as far as the alternator, it's very difficult to know what's going on without looking at the boat. some boats were rigged with single wire alternators, some have remote voltage regulators. if it were mine, i wouldn't run it until that problem is FIXED. not "i think it's ok", IS fixed... get a number off the alternator, try to find out what it is for, what the application is, then figure out if that application can work for you.

    then go have some fun with it...

  13. #11
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    The requirement of the diode is not the alternators fault, MSD and some other ignitions have such a low threshhold turn on voltage that the diode is required to keep the coast down alternator voltage from keeping the unit turned on when the key is shut off. That is a design fault of the ignition, in the 40 years that MSD has been manufacturing their unit you would think that they could have incorporated a 20 cent diode in the turn on circuit. Any car will run fine with the diode even if its not needed with a normal output alternator. They could have also incorporated a higher turn on voltage with the addition of a simple, also 20 cent voltage divider, making that problem also go away, but they haven't.
    If you try to regulate the engine temp by restricting the water flow, you will crack the heads at the exhaust seats, and possibly have a hardened seat fall out with catastrophic results. When the engine is run hard and shut off, the water quickly drains from the engine, leaving the exhaust area of the head hot, then when you decide to start the engine back up while it is still hot and light it off to chase someone or pull a skier, the heads are hot, you are at full throttle, and you can be about a block down the lake at full throttle before water fills the heads. And that would be cold lake water. Every time this happens, it cracks just a little more. We can always tell when boat heads are brought in for service, when Magnafluxed, many small exhaust seat cracks are found, and sooner or later they turn into large cracks. I have seen more nice heads turned into junk this way than any other. Lower HP motors have fewer problems, as do lucky people. You may get 3-5 years setup this way, and we have seen others have seats fall out in a few months. Your choice. TIMINATOR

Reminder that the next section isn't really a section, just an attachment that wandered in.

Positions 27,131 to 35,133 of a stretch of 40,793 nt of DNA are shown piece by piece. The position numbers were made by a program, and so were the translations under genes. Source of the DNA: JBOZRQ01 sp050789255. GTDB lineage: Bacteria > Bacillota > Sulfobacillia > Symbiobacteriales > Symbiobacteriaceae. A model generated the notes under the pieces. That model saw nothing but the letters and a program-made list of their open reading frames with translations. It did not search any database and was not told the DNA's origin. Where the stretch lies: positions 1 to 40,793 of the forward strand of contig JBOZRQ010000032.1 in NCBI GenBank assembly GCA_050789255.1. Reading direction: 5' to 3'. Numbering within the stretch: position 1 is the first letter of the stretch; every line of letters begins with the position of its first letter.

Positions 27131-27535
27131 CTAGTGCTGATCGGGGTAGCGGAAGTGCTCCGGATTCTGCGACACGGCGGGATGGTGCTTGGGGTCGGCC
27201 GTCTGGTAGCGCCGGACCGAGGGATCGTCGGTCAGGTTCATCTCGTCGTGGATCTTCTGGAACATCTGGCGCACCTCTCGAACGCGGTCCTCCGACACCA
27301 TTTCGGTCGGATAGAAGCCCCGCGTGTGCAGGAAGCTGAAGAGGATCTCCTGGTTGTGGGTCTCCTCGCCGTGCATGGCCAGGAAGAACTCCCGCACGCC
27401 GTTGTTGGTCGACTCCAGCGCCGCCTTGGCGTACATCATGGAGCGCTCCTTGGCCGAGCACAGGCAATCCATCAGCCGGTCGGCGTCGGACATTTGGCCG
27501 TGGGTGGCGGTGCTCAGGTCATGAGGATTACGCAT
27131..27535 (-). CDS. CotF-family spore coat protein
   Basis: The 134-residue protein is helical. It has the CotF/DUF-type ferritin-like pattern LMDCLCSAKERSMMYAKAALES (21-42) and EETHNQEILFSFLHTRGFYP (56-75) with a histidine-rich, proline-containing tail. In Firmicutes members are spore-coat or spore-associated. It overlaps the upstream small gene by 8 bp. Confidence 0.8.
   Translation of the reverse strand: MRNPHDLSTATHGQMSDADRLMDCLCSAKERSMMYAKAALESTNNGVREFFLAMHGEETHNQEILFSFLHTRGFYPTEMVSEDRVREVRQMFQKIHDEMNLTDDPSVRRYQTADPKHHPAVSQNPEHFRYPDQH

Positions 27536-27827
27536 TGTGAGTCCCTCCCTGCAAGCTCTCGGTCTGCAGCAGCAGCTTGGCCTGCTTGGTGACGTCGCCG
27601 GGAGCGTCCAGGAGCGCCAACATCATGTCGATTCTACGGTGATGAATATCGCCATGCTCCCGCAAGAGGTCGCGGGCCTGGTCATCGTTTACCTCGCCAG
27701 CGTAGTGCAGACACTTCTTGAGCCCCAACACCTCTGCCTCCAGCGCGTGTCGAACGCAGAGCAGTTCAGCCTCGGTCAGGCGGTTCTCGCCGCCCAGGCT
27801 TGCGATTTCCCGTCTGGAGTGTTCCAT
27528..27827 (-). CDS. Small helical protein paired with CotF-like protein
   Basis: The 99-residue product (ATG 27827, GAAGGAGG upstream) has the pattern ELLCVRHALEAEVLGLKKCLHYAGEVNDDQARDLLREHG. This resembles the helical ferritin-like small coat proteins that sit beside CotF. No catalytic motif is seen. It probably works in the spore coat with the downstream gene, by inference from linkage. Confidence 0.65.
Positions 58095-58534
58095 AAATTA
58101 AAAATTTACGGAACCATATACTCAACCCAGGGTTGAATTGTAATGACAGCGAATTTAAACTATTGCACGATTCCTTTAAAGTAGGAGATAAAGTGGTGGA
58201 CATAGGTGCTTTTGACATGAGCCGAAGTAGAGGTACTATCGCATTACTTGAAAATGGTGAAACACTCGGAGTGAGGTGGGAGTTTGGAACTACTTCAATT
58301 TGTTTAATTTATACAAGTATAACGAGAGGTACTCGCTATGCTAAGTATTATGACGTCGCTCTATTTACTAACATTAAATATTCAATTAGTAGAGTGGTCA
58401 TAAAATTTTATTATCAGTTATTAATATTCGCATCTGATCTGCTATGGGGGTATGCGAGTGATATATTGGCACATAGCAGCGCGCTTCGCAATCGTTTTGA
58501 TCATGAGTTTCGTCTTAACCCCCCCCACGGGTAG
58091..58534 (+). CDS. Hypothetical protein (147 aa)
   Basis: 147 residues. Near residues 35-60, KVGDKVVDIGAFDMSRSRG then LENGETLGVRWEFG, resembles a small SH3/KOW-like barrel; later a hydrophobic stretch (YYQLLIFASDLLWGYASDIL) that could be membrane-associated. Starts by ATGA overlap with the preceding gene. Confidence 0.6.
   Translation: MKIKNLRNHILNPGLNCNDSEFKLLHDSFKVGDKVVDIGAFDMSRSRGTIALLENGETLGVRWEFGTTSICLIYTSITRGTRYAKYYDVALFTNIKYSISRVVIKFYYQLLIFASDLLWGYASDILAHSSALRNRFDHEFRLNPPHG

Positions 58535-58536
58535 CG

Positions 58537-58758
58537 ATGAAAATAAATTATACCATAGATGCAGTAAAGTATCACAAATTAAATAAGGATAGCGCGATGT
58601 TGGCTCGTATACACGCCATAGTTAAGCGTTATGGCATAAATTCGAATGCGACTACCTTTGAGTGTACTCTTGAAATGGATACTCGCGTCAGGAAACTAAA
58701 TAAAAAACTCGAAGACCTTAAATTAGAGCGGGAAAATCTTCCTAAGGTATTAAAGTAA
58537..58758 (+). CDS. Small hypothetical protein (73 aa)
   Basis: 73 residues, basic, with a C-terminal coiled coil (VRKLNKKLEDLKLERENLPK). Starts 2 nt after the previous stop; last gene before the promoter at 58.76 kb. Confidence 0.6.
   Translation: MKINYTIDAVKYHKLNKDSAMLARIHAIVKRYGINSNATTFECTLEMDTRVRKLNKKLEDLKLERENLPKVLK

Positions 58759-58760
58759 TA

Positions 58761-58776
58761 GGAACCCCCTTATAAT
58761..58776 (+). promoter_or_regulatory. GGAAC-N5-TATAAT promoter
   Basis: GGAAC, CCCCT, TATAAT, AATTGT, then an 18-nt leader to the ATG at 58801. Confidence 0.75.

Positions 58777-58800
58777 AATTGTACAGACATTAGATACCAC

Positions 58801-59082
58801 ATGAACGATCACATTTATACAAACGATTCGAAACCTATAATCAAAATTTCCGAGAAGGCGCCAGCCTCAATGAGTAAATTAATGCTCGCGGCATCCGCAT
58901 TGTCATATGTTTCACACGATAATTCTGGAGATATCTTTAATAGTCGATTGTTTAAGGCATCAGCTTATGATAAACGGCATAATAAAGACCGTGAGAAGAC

MODESTY IS A CRUTCH FOR THE INCOMPETENT!

  14. #12
    83 Crusader - 468 BBC SNiC's Avatar
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    Default defining rusetedi

    To all who responded:
    TIMINATOR, bp298, Boatless2

    Thanks Guys!

    This is exactly what I hoped this forum would provide.

    TIMINATOR
    The requirement of the diode is not the alternators fault, MSD and some other ignitions have such a low threshhold turn on voltage that the diode is required to keep the coast down alternator voltage from keeping the unit turned on when the key is shut off.
    Any idea as to why the gauges all went "funky", jumping all over the place when the alt was changed out. To me this would indicate dirty DC line voltage, possibly unregulated. Any thoughts are appreciated!
    I like the idea of converting from a 3 line to a 1 line alt.

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    Junior Member maznfox's Avatar
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    Were in Alabama you located

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    Quote Originally Posted by SNiC View Post
    To all who responded:
    TIMINATOR, bp298, Boatless2

    Thanks Guys!

    This is exactly what I hoped this forum would provide.

    TIMINATORAny idea as to why the gauges all went "funky", jumping all over the place when the alt was changed out. To me this would indicate dirty DC line voltage, possibly unregulated. Any thoughts are appreciated!
    I like the idea of converting from a 3 line to a 1 line alt.
    You may want to check out www.dbelectrical.com for 1-wire alternators and mini starters. They don't have the reverse wound rear mount starters but can't beat their price and warranty. Used both on several engines. They have Marine for closed engine compartments also.